Compare Sampson v. Mercury Finance Co., 1996 WL 1057530 (M.D.Ala. Feb. 14, 1996) (holding that the cost of a discount is not separately imposed if it is included in the purchase price), with Walker v. Wallace Auto Sales, Inc., 155 F.3d 927, 932 (7th Cir. 1998) (holding that the cost of a discount is separately imposed if the cost is imposed on those who buy on credit but not on those who pay cash).
See supra text accompanying note 4.
See Walker, 155 F.3d at 932 (concluding that the practice of charging credit customers higher prices to cover the discount on assignment imposes an undisclosed finance charge).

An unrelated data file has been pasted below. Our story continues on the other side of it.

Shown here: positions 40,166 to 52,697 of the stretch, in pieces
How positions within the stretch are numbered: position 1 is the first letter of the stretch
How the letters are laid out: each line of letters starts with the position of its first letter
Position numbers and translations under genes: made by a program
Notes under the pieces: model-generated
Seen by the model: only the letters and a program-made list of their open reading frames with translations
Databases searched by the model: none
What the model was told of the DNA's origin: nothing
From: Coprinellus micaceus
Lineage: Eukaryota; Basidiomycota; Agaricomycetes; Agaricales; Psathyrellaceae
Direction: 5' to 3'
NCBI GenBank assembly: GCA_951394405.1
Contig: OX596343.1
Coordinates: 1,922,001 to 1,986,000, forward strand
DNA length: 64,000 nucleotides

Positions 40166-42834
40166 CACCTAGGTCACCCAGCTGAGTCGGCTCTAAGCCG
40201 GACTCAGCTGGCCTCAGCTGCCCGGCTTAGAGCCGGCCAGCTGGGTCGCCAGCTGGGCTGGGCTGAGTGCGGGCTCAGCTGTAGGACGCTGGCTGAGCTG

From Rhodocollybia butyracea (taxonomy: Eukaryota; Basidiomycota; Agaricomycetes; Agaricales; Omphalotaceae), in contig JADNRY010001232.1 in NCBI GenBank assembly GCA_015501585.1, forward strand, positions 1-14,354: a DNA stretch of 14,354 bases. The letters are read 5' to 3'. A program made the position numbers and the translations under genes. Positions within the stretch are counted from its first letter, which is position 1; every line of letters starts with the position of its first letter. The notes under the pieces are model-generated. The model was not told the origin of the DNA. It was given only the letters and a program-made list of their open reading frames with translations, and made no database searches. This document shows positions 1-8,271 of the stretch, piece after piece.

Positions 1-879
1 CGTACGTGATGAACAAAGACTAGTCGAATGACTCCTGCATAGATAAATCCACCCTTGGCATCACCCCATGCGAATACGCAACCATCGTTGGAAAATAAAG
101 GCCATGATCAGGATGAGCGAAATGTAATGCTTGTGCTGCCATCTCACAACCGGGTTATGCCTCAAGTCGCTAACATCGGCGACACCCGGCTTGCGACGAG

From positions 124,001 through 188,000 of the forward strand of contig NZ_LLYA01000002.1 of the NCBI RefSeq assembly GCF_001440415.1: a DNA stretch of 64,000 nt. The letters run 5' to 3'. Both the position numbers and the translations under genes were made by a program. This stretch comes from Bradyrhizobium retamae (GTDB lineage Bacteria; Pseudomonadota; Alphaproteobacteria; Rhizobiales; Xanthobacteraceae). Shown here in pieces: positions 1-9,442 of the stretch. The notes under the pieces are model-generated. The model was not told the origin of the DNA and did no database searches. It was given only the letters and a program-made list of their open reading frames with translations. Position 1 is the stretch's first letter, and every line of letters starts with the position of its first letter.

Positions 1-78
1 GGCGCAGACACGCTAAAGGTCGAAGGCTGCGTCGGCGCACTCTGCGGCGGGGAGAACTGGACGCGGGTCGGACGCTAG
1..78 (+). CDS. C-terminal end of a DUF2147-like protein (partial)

Thus, strictly speaking, the finance charge would be the amount by which the price of the car was increased to cover the expected cost of the discount, and not the amount by which the contract was actually discounted.